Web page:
Birth of Pakistan Silicon Valley

The Birth of Pakistan’s Silicon Valley

The start-up boom took root in Pakistan in 2012 (The startup culture in Pakistan – Daily Times), after which we have witnessed the mushrooming of a number of start-ups. New companies have taken over many fields of business, including but not limited to, retail services, technology, and education.

Start-ups have boosted the creativity and innovative abilities of the millennials and Gen-Z’s by providing them with new avenues to explore and achieve financial independence. With the help of government initiatives such as Ignite National Fund and country-wide incubator set-ups (National Incubation Centers), entrepreneurs have gained a lot of support in nurturing a conducive environment for start-ups.

Despite Pakistan’s tumultuous economy and uncertain socio-political scenario, the start-up sector has continued to grow at a rapid pace. According to a report published by Al-Jazeera, in the year 2021, 83 start-ups managed to raise a whopping $350 million. At the start of 2022, the community raised $136 million to achieve a higher target than the previous year.

The National Incubation Center (NIC) has funded more than 200 start-ups by now. With the country’s dominating, vibrant youth population, we have tremendous potential to excel in the startup scene compared to MENA countries (Pakistan’s startups take center stage | Infographic | Al Jazeera).

The Future of the Startup Ecosystem

Aatif Awan, the founder of Indus Valley Capital, sheds light on many factors in one of his articles about how Pakistani start-ups are fast becoming the next big thing. The most important of those was that the country’s technology base is diverse and growing daily, with more than 360,000 tech professionals in the field. One of Al Jazeera’s articles on Pakistani start-ups mentions that Faisal Aftab, founder of Zayn Capital, also foresees a bright future for Pakistani start-ups. He believes that considering the current growth rate, Pakistani start-ups will be worth more than $50 billion by 2030 (Pakistan’s startups take center stage | Infographic | Al Jazeera).

Considering the bright future of the start-up industry in Pakistan, now more than ever, there is an increasing need for readily available and reliable office spaces. People newly launching their businesses are primarily in a crunch for capital and prefer to save money in as many ways as possible.

Here is where co-working spaces come into play. Being a start-up themselves, day in and day out, they are striving to provide a safe space for entrepreneurs to prosper and flourish without having to bear the unnecessary burden of managing a separate, rented-out office and taking care of administrative tasks and responsibilities.

COLABS is one such leading co-working space in Pakistan, launched out of Lahore in 2019 and expanding country-wide (this year), with its enterprises in Islamabad and Karachi launching soon. They provide their community members with an efficient work environment, along with the availability of all kinds of amenities and necessities.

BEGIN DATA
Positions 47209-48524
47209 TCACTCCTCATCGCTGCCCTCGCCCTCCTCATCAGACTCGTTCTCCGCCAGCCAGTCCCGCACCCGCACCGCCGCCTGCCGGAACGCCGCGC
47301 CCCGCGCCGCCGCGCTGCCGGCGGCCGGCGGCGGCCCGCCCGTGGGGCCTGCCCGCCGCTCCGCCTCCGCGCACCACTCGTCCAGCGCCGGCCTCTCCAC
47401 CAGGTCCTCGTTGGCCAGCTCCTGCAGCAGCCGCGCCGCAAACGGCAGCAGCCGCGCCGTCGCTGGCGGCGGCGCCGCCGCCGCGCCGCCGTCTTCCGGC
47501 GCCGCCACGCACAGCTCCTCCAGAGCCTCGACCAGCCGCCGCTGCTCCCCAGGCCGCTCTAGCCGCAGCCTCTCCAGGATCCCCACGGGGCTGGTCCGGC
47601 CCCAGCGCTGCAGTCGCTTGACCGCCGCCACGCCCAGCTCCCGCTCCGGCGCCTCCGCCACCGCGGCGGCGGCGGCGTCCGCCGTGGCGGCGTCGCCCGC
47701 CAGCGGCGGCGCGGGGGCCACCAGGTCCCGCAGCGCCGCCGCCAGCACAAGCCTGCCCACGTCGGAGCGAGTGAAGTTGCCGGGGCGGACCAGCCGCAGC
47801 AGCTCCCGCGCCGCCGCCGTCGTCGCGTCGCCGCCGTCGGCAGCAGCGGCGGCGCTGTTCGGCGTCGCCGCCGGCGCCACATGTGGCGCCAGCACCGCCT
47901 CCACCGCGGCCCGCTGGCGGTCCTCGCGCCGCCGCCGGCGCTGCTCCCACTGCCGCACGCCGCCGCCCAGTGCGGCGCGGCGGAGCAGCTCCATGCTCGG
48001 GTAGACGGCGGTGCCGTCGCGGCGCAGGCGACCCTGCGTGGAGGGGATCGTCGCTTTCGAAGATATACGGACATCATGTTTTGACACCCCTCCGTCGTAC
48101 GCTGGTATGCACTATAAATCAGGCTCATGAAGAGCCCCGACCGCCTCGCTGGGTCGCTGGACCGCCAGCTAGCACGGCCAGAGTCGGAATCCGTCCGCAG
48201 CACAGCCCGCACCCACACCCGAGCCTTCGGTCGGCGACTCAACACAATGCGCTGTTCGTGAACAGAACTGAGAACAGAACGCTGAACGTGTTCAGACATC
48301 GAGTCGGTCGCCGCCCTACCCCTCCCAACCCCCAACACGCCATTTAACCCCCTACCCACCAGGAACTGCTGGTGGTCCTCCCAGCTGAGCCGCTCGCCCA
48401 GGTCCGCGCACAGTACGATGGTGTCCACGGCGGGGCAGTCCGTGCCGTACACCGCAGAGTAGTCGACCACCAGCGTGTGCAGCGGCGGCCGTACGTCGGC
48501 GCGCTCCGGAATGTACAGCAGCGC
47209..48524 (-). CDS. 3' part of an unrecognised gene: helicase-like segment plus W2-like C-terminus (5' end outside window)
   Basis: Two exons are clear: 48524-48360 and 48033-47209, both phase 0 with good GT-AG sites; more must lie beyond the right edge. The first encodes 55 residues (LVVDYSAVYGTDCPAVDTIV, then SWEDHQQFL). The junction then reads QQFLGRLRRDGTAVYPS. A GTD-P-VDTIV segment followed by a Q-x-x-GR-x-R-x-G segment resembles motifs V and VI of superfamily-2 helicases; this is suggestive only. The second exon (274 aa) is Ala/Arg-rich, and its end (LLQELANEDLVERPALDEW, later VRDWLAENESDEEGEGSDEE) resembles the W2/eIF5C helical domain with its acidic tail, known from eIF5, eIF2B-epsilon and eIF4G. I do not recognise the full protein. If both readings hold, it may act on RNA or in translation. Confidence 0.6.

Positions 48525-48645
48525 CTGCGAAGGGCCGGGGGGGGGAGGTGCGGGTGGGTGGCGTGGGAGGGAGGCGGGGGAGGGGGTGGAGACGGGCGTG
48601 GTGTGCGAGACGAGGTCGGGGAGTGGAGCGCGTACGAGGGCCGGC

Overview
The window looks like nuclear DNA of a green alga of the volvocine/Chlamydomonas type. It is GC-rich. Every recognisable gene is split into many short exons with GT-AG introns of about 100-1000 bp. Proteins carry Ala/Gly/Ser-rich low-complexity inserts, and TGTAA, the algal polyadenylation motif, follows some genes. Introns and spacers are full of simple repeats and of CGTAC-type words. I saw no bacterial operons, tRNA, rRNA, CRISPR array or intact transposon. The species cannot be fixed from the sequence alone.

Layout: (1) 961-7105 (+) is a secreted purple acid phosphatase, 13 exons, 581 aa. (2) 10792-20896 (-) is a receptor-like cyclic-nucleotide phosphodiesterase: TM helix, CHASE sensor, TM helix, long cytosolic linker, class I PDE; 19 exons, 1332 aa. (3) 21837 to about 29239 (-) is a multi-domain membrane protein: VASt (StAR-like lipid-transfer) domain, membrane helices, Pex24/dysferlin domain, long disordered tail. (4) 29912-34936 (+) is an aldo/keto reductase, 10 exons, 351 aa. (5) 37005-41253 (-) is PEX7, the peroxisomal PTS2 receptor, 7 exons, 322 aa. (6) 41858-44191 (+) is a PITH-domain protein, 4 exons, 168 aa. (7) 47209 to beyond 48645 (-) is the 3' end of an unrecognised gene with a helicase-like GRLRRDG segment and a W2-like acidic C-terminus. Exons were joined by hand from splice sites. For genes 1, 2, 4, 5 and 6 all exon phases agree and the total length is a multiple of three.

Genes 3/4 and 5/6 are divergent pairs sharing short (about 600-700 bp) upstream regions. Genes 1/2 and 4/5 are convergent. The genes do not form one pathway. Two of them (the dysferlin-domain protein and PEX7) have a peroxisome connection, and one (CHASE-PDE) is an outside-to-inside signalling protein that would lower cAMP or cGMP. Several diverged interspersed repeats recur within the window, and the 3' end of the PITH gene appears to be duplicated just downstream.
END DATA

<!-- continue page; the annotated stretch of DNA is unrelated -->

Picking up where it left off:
“We founded COLABS to help accelerate the Pakistani startup ecosystem, and we’re very proud of what we have achieved in a little over three years. Even though we’re mainly seen as co-working operators, we have built a solid foundation to make it easy for freelancers, start-ups, and even international companies entering Pakistan to start and manage their businesses. Today anyone looking to start a company in Pakistan could use COLABS not only as a place where they work but also as a partner that manages their different back-office functions.”

Omar Shah – CEO, COLABS

COLABS provides its community members with a space to operate and allows them to collaborate and innovate in an environment that boosts their creativity and ambition for excelling in their professional journey. The dedicated and driven team of COLABS takes care of every little detail, which helps the community (their clientele) perform better and excel in their professional journey. COLABS is home to many noteworthy start-ups, such as; OMD, Ailaaj, Dastgyr, and more.

“The first time I visited COLABS, I found the community and energy to be a microcosm of the fast-growing Pakistani tech ecosystem. We’re thrilled to partner with the COLABS team to help them build the leading platform and community that will power the growth of Pakistani tech across start-ups, freelancers, and global companies expanding into Pakistan.”

Aatif Awan – Founder, Indus Valley Capital

Currently, we have numerous start-ups flourishing in the generic fields of retail and IT, and a lot of new avenues still remain untapped. However, it is encouraging to know that entrepreneurs are thinking out of the box with start-ups like Farmdar and Agriculture Republic, which are focusing on revolutionizing traditional farming practices and are encouraging farmers in adopting conscious farming techniques.

Nonetheless, establishing and sustaining a start-up is a demanding job with countless hurdles. They demand relentless nurturing to flourish and reach their full potential. Although we still have a long way to go and a lot of hurdles to overcome, it is encouraging to know that many local start-ups are bringing in foreign venture capital funds, boosting the economy along with their businesses.

Co-working spaces similar to COLABS are playing their part in providing start-ups in Pakistan with support, networking opportunities, and necessary mentorship by experienced and established individuals from the start-up culture in the country.

With the right amount of dedication from all stakeholders involved, I, as a young Pakistani, imagine us achieving tremendous success that will put Pakistani companies and products on the global stage in the years to come.